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Hydraulic Seas on the Volga River

video essay in six chapters

The project offers an operative concept of a hydraulic sea to engage with multiple histories of water basins that facilitate infrastructures of hydro energy production. This concept derives from infrastructure studies and multidisciplinary research on water and approaches a water reservoir as a techno-scientific body central to a hydroelectric unit, unsettling prominent dam-driven imaginary.

The project looks into water reservoirs along the flow of the Volga River. Particularly, the project investigates the flooding of five towns that occupied the zone of hydropower plants: Korcheva, Kalyazin, Mologa, Puchezh Volzhskiy, and Stavropol Volzhskiy. It traces how submerged places persist in memory, underwater, and through material artefacts. It engages with objects discovered in field trips to the towns, such as sculptures, photographs, and architectural models, and offers a way to reconsider their histories and interrogate the major narrative of Soviet national world-building endeavour.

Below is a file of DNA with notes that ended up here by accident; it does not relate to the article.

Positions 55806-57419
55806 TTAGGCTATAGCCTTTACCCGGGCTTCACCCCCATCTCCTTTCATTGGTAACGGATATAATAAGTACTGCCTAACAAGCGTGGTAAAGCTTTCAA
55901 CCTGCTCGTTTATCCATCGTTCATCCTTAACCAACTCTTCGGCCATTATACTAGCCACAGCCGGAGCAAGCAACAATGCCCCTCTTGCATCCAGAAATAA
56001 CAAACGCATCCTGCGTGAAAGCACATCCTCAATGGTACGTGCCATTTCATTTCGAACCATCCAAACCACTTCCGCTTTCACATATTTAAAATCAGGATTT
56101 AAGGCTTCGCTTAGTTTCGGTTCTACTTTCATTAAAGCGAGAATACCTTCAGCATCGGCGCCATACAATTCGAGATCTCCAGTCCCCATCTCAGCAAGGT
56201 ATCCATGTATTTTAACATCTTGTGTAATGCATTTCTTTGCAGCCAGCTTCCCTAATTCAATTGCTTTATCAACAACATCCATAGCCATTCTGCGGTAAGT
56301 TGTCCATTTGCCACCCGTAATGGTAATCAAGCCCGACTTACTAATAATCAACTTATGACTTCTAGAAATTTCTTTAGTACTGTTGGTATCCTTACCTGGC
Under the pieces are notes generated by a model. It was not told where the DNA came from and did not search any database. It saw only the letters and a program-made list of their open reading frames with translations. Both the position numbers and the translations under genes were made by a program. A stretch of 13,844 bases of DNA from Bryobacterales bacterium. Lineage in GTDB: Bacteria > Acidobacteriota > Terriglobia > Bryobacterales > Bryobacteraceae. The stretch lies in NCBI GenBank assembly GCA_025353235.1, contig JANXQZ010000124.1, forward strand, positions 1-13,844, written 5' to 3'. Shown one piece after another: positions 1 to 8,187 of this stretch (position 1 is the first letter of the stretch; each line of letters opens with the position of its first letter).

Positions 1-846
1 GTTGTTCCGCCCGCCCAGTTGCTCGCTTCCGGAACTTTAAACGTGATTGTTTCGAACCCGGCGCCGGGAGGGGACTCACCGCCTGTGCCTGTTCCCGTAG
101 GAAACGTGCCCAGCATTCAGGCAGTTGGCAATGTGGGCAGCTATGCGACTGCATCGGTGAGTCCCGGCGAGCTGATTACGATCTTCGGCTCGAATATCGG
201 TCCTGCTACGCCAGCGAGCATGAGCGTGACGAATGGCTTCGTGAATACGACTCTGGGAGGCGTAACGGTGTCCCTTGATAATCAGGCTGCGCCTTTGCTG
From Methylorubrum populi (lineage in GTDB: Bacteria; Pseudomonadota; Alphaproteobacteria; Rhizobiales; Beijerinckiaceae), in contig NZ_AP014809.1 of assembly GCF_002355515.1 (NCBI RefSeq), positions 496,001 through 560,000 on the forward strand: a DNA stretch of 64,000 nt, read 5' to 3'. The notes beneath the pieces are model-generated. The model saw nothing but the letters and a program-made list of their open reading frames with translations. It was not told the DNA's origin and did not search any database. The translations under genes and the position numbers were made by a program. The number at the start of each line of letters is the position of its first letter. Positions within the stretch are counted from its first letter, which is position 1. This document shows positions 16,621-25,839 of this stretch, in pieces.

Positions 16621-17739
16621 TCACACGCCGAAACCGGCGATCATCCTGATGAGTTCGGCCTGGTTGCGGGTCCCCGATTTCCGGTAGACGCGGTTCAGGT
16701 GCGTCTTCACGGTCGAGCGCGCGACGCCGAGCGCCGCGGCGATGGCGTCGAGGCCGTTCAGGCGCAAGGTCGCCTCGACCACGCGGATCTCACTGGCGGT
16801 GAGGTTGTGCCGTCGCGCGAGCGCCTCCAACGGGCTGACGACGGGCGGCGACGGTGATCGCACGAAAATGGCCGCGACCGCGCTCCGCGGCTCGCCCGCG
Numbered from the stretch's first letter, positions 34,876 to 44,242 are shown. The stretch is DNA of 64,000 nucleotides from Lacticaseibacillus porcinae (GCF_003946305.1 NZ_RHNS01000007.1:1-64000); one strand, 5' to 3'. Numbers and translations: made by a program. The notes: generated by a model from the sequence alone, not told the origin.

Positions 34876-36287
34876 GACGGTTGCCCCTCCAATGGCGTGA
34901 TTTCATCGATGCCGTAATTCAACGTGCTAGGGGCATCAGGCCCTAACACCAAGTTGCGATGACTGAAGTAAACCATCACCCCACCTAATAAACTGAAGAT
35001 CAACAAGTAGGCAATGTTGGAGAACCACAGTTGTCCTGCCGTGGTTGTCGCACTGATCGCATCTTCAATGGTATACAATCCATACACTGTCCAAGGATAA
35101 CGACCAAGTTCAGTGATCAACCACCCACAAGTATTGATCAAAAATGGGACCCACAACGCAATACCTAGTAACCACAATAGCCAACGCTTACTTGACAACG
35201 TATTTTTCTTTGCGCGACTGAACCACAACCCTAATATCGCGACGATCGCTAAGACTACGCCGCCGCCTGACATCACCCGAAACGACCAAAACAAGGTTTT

The project takes the shape of a six-chapter video essay, with every chapter presenting an auto-theory fiction story about one hydraulic sea. It lands itself between the genres of theory- and auto-fiction to invert the grand style of the explored narrative. Instead of reproducing a gaze that glorifies and monumentalizes technologized water bodies, it develops a first-person encounter with them. Likewise, the project contrasts gigantomaniac and militarized visual language that portrays water reservoirs with alternative modes of representation.

presentation: Project Anywhere, The Centre of Visual Art, University of Melbourne and Parsons School of Art, Media and Technology, Parsons School of Design, The New School, 2023; Oceans as Archives Symposium, University of Amsterdam, 2022

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